Amnesty International (AI) says for instance in its statement issued in connection with its adoption of Pasko as a prisoner of conscience on January 7, 2002, that the prosecution appears to be "motivated by political reprisal for exposing the practice of dumping nuclear waste". If this is the case, the case may well involve a violation of Article 10 of the European Convention on Human Rights (EConHR), which Russia ratified in May 1998.

· The impartially and independence of the Court
Both AI and the International Helsinki Federation (the IHF) have expressed serious concerns about the fairness of that trial, and the impartiality and independence of the Court. Both the way parts of the proceedings in the Court were carried out, and the fact that he was tried within the military court system gives reason to express such doubts.

One of the main witnesses against Pasko was for instance the first deputy commander of the Russian Navy and former commander of the Pacific Fleet, admiral Zakharenko. Mr. Zakharenko, who was not on the original list of witnesses, focused particularly on Pasko’s notes and the damage they had created. His testimony was thus, an important part of "the chain of evidence" against Pasko. As the deputy commander of the Navy, Mr. Zakharenko is the superior of the judge, which clearly has not helped the judge to evaluate the case independently and impartially. Therefore, also Pasko’s right under EConHR Article 6 (1) to have his case tried by an independent and impartial tribunal may have been violated.

· Determination within reasonable time
At the of time writing the Pasko-case has been going on for almost four and a half year, and it is impossible to predict when it will be finally determined. Throughout the proceedings, there have been a number of unjustified postponements. Thus, based on the jurisprudence of the European Court of Human Rights, it is reason to believe that Pasko’s right to have the charges against him determined within a reasonable time under Article 6 (1) of the EConHR has been – or at least will be – violated.

· Presumption of innocence
No proofs indicating that Pasko had the intention to hand over the notes to the Japanese has been established. On the contrary, the fact that he kept the notes for months without handing them over clearly indicates that he did not have this attention. In the verdict the Court is not even near giving a convincing elaboration for its evaluation of the evidence, and its ruling is based much more on loose suppositions than on concrete facts.

Thus, Pasko was convicted despite the prosecution was not even close to fulfilling its burden of proof. This contradicts the presumption of innocence, which is a principle expressed both in Article 49 of the Russian Constitution and in EConHR Article 6 (2).

· Use of secret and too vague criminal legislation
The use of the secret decree 055:96 as the de facto legal foundation for the verdict is as a violation, not only of Article 15 (3) of the Constitution, but also of EConHR Article 7. The wording of Article 7 prohibits the use of criminal law retroactively, but through the jurisprudence of the European Court the provision has been given a broader range.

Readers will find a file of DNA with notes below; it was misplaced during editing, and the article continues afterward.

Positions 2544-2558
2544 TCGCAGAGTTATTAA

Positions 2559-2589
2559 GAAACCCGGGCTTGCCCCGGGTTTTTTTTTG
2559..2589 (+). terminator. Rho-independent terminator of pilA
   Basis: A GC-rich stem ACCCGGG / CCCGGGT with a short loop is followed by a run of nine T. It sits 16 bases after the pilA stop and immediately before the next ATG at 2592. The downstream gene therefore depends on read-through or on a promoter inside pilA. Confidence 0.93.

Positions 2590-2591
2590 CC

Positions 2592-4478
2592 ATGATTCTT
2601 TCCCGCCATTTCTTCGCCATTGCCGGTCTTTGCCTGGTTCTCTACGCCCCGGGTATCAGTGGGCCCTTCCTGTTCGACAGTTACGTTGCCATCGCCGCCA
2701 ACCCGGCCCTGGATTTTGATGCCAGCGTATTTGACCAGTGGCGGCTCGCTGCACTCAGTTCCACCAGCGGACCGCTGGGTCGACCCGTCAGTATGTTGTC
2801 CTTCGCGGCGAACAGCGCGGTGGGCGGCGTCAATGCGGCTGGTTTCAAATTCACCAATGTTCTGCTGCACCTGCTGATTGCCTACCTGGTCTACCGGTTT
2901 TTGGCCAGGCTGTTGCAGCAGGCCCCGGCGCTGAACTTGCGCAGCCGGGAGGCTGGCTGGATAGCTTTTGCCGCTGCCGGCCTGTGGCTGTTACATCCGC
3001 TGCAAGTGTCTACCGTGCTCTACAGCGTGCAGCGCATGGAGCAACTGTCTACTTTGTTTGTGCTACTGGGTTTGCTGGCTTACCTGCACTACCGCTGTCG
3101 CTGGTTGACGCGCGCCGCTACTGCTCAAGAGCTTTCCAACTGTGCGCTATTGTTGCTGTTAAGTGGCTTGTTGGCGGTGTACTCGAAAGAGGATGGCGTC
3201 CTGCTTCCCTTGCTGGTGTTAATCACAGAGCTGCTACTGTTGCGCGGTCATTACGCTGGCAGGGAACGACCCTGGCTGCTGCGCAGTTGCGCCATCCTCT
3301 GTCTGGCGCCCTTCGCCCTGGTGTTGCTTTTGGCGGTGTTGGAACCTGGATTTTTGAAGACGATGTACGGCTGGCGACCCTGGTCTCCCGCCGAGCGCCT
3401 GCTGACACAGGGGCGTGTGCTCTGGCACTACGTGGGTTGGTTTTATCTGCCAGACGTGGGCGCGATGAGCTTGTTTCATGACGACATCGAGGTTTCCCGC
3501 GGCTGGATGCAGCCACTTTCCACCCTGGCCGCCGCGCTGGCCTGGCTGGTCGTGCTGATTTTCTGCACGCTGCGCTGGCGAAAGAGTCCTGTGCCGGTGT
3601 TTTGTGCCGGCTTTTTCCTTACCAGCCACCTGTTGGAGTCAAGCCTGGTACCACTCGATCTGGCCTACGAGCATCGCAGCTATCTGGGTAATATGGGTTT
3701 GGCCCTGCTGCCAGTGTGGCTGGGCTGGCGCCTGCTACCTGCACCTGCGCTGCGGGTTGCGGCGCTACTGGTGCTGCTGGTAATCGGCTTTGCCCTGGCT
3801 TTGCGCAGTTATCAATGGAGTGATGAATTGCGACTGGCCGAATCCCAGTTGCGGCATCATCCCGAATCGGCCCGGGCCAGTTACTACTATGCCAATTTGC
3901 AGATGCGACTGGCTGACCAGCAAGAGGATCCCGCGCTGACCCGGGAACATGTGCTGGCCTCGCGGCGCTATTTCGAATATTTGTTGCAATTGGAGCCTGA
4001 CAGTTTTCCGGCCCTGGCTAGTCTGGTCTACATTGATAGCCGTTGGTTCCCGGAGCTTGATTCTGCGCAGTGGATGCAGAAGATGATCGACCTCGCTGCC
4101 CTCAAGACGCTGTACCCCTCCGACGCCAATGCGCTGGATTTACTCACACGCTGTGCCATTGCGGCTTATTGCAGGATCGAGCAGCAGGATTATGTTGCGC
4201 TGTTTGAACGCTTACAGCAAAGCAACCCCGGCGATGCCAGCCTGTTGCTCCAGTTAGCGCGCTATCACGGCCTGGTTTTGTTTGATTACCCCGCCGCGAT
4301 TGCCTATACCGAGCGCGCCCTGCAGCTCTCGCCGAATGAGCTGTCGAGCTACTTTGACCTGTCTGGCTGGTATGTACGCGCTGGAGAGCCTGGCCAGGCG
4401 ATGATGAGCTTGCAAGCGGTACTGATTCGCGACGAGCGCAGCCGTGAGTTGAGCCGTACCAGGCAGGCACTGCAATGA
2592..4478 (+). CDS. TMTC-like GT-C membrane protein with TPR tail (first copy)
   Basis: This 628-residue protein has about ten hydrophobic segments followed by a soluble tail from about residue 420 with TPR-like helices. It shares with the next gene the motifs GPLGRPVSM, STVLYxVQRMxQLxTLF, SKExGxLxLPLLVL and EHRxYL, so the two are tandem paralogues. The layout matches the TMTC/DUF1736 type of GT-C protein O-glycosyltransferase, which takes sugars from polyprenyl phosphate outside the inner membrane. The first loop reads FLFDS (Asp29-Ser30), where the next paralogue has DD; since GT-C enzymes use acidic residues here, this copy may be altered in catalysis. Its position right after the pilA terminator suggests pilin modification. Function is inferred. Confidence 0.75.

The Court has established that Article 7 demands that only the law can prescribe the content of what is a criminal offence. Moreover it prohibits that criminal law is interpreted extensively to the disadvantage of the accused, and demands that the law-violations are clearly defined in the wording of the law. These principles have been developed through the Kokkinakis v. Greece case (A/260-A, 1993, para. 51-52), G. v. France (A/325-B, para. 24-27, 1995), S.W. and C.R. v. UK (A/335-B and -C, 1995), and clearly also prohibit basing criminal convictions on secret (and not-registered) legislation.

The definitions of the various kinds of state secrets that are given in the provisions of decree 055:96 that are used in the Pasko-case are also very general and broad. Also this might imply a violation of Article 7. Moreover, even the officially published provisions of the Law on State Secrets, which the Court has referred to in its verdict, are so general that it is highly questionable whether or not it is in accordance with Article 7 to base a conviction on these provisions.

Conclusive remarks
It seems clear that the Pasko-case involves a number of possible violations of the principles of legal protection of the individual against encroachments from state bodies that are drawn up in the Russian Constitution and the European Convention on Human Rights. Throughout recent years these principles have been given increased attention and weight in Russia, which for instance was demonstrated through the acquittal of Aleksandr Nikitin.

If the conviction of Grigory Pasko stands, we will however, face a considerable backlash for the development of the Russian rule of law and a step backwards towards arbitrariness.

Jon Gauslaa